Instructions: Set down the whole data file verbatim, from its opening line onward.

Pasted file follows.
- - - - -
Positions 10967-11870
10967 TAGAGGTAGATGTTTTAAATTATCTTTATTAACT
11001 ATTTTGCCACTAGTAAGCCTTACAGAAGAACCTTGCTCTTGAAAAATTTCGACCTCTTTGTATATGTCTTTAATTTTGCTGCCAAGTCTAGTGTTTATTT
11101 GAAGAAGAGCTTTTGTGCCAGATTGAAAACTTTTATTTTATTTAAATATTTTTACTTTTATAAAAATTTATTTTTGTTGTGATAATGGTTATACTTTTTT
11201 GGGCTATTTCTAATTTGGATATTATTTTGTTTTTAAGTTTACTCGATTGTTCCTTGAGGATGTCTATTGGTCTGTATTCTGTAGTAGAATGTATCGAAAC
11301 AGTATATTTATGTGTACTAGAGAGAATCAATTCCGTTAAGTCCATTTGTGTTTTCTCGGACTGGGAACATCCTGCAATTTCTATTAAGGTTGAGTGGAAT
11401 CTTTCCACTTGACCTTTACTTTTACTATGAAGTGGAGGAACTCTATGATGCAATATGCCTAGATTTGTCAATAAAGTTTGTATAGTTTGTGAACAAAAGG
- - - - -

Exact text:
Positions 10967-11870
10967 TAGAGGTAGATGTTTTAAATTATCTTTATTAACT
11001 ATTTTGCCACTAGTAAGCCTTACAGAAGAACCTTGCTCTTGAAAAATTTCGACCTCTTTGTATATGTCTTTAATTTTGCTGCCAAGTCTAGTGTTTATTT
11101 GAAGAAGAGCTTTTGTGCCAGATTGAAAACTTTTATTTTATTTAAATATTTTTACTTTTATAAAAATTTATTTTTGTTGTGATAATGGTTATACTTTTTT
11201 GGGCTATTTCTAATTTGGATATTATTTTGTTTTTAAGTTTACTCGATTGTTCCTTGAGGATGTCTATTGGTCTGTATTCTGTAGTAGAATGTATCGAAAC
11301 AGTATATTTATGTGTACTAGAGAGAATCAATTCCGTTAAGTCCATTTGTGTTTTCTCGGACTGGGAACATCCTGCAATTTCTATTAAGGTTGAGTGGAAT
11401 CTTTCCACTTGACCTTTACTTTTACTATGAAGTGGAGGAACTCTATGATGCAATATGCCTAGATTTGTCAATAAAGTTTGTATAGTTTGTGAACAAAAGG